“Because of the class gap that has remained from former regime, now our country needs economic justice more than anything.
(Abbas Bakhtiar, January 25, 2007)

Ahmadinejad: Corruption revelations will continue

Iran’s incumbent President Ahmadinejad says he will reveal more names to the public if “the racketeers” do not stop meddling in public properties.

In an address in Esfahan on Friday, Ahmadinejad said “Some asked me why I mentioned some names, and I say this is just the beginning of the way, if they do not stop plotting against people and the government…all of them will be introduced to the public.” (…)

Ahmadinejad accused the Rafsanjani family as well as some other prominent political figures in the Islamic Revolution of “political sabotage” and “money laundering”.

Ahmadinejad who is seeking a second term in office, added in the Friday speech that “They preferred their families and their groups’ benefits over the benefits of the public and little by little, rings of power and wealth started to shape, till they were detached from the workaday public.,” Fars news agency reported. ”
(Press TV, 06 Jun 2009)

More signs of a power struggle:

Iran: There Will Be Blood
Steve Clemons

Possible repercussions (although somewhat alarmist):

Any earthquakes in Iran have the potential to rattle Lebanon
The Daily Star

In other news:

Lebanon busts key Qaeda cell: army commander

KUWAIT CITY (AFP) — Lebanon has busted a key Al-Qaeda cell network that was plotting attacks in a number of Arab countries, its army commander said in comments published by Kuwaiti newspapers.

“We busted a huge network of Al-Qaeda,” Lebanese Brigadier General Jean Kahwaji was quoted as saying by Assiyasah newspaper.

The network was plotting to “destabilise Lebanon, Syria, Iraq and Gulf countries including Kuwait,” Kahwaji said at a function held at the Lebanese embassy in Kuwait City.

He provided no details about the date of the arrest, nor the number of those arrested or their nationality. There was no immediate confirmation from Beirut. (…)
AFP

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June 15th, 2009, 10:18 am

 

67. t_desco said:

Finally, some good news (if true):

Why is Dennis Ross being ousted as Obama envoy to Iran?
By Barak Ravid, Haaretz Correspondent

Dennis Ross, who most recently served as a special State Department envoy to Iran, will abruptly be relieved of his duties, sources in Washington told Haaretz. An official announcement is expected in the coming days.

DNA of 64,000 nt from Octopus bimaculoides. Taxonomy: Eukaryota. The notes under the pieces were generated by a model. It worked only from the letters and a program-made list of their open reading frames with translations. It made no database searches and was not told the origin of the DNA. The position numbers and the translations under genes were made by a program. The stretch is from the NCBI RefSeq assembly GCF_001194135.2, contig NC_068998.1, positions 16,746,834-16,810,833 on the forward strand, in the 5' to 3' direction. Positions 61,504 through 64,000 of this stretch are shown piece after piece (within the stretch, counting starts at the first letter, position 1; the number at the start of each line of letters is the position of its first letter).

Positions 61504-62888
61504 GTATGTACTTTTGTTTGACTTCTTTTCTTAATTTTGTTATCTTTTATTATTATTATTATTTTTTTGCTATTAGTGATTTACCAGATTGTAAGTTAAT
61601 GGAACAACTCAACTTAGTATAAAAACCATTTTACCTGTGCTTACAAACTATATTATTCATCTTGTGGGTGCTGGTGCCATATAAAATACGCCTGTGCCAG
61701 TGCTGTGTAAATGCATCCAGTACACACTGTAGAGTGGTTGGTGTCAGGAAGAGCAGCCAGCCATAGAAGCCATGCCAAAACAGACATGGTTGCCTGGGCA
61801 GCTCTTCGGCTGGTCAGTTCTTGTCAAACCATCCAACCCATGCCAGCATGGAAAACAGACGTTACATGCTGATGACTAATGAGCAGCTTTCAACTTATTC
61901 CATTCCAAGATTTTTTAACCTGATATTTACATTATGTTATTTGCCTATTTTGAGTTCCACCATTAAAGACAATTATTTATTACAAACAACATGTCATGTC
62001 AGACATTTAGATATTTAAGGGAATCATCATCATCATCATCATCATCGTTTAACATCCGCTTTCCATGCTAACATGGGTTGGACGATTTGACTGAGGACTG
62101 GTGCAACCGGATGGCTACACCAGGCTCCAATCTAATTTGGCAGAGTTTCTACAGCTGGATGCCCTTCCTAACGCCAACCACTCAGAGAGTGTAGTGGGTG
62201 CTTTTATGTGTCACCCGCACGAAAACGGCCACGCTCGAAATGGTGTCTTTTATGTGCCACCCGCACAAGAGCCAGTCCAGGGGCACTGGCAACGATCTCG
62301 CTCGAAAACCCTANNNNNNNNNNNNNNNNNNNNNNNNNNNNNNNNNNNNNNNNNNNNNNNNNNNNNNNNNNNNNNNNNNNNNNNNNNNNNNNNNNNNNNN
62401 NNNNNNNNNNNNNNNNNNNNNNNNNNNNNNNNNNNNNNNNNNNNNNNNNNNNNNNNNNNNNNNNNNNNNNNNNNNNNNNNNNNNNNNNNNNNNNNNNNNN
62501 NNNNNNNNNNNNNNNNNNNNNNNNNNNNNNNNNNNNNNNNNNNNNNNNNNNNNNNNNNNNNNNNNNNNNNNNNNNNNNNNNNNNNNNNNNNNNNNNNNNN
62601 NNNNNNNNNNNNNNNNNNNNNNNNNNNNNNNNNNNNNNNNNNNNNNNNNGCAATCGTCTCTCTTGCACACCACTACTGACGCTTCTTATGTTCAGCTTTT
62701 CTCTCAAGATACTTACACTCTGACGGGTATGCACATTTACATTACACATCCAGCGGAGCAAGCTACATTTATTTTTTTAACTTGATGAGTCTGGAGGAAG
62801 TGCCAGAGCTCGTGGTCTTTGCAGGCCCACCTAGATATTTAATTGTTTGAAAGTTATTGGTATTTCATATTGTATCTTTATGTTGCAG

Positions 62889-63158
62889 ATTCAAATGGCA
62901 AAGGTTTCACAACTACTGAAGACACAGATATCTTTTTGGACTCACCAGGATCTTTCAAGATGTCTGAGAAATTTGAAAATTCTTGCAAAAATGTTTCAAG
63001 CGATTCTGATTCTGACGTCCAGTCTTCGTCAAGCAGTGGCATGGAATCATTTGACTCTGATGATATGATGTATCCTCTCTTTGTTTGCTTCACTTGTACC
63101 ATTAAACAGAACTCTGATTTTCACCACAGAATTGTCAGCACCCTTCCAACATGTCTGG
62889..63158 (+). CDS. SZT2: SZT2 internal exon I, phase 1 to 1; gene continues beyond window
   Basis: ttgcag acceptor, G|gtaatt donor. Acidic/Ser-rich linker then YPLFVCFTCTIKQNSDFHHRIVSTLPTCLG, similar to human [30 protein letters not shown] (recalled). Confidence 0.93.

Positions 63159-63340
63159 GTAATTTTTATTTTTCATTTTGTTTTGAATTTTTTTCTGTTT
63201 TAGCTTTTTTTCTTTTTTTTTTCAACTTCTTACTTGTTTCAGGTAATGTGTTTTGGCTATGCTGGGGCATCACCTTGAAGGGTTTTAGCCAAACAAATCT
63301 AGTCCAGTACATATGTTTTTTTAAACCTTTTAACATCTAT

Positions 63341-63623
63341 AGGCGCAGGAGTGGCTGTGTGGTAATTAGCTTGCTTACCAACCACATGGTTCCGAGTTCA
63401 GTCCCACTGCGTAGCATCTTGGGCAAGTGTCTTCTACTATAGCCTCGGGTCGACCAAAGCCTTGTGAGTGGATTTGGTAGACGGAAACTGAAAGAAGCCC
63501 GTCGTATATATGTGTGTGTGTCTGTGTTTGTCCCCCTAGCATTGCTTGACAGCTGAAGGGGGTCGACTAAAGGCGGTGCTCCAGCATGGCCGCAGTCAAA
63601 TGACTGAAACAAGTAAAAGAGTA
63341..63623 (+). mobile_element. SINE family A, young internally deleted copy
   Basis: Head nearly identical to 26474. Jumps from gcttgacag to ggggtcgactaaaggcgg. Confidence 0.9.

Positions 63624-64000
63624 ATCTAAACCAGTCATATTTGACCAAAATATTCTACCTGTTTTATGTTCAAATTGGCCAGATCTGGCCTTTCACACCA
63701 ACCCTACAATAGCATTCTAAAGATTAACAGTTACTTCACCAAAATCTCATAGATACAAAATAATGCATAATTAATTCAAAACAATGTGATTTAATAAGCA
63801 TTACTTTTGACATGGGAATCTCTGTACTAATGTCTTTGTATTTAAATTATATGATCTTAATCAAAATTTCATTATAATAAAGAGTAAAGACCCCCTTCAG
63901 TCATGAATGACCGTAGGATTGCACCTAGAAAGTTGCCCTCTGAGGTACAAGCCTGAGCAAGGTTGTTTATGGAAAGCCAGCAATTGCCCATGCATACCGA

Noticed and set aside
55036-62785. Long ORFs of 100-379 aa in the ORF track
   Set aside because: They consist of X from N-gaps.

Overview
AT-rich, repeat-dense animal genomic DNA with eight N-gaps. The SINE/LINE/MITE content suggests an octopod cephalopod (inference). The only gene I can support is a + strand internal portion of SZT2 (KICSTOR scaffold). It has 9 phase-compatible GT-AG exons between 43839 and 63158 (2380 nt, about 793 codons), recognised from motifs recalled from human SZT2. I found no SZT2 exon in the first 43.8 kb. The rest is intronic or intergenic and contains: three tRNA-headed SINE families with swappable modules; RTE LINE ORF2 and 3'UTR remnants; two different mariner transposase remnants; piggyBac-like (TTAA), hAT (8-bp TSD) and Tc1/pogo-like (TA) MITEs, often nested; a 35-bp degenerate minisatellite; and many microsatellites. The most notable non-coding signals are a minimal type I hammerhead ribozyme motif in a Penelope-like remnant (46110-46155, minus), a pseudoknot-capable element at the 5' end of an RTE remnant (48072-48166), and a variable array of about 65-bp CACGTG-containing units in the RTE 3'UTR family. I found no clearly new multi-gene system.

The Obama administration will announce that Ross has been reassigned to another position in the White House. In his new post, the former Mideast peace envoy under President Bill Clinton will deal primarily with regional issues related to the peace process.

Washington insiders speculate that a number of reasons moved the administration to reassign Ross. One possibility is Iran’s persistent refusal to accept Ross as a U.S. emissary given the diplomat’s Jewish background as well as his purported pro-Israel leanings. Ross is known to maintain contacts with numerous senior officials in Israel’s defense establishment and the Israeli government.

Diplomatic sources in Jerusalem surmised that another possibility for Ross’ ouster is his just-released book, “Myths, Illusions, and Peace – Finding a New Direction for America in the Middle East.”

Ross, who co-wrote the book with David Makovsky, a former journalist who is a fellow at the Washington Institute for Near East Policy, argued against a linkage between the Palestinian issue and the West’s policy against Iran’s nuclear ambitions.

Ross and Mokovsky also raised the possibility of military action against Iran.

“Tougher policies – either militarily or meaningful containment – will be easier to sell internationally and domestically if we have diplomatically tried to resolve our differences with Iran in a serious and credible fashion,” they wrote.

Another possible reason for the reshuffle could be Ross’ dissatisfaction with his present standing in the State Department, particularly given the fact that Washington’s two other envoys to the region – George Mitchell, who is overseeing the Mideast peace process; and Richard Holbrooke, who is dealing with Pakistan and Afghanistan – wield great influence and are featured prominently.

A diplomatic source in Jerusalem speculated that perhaps Ross preferred to work for the National Security Agency, which answers directly to President Barack Obama, and would thus be considered a more enhanced role. (…)
Haaretz

This, however, could be a worrying development:

Report: Amendment to Rules of Tribunal: Decline in Transparency

The daily Al Akhbar on Monday said that amendments to 14 rules in the Rules of Procedure and Evidence (RPE) that were unanimously adopted by the judges of the Special Tribunal for Lebanon indicated a decline in transparency.

It said the most prominent amendment related to exposing the court to skepticism (rule 96) suggests that the STL could “hide information” related to measures that paved the way for the issuance of the indictment until after the final verdict and after the appeal or even to a non-specific date “if need be to protect any person.”

Rule 96: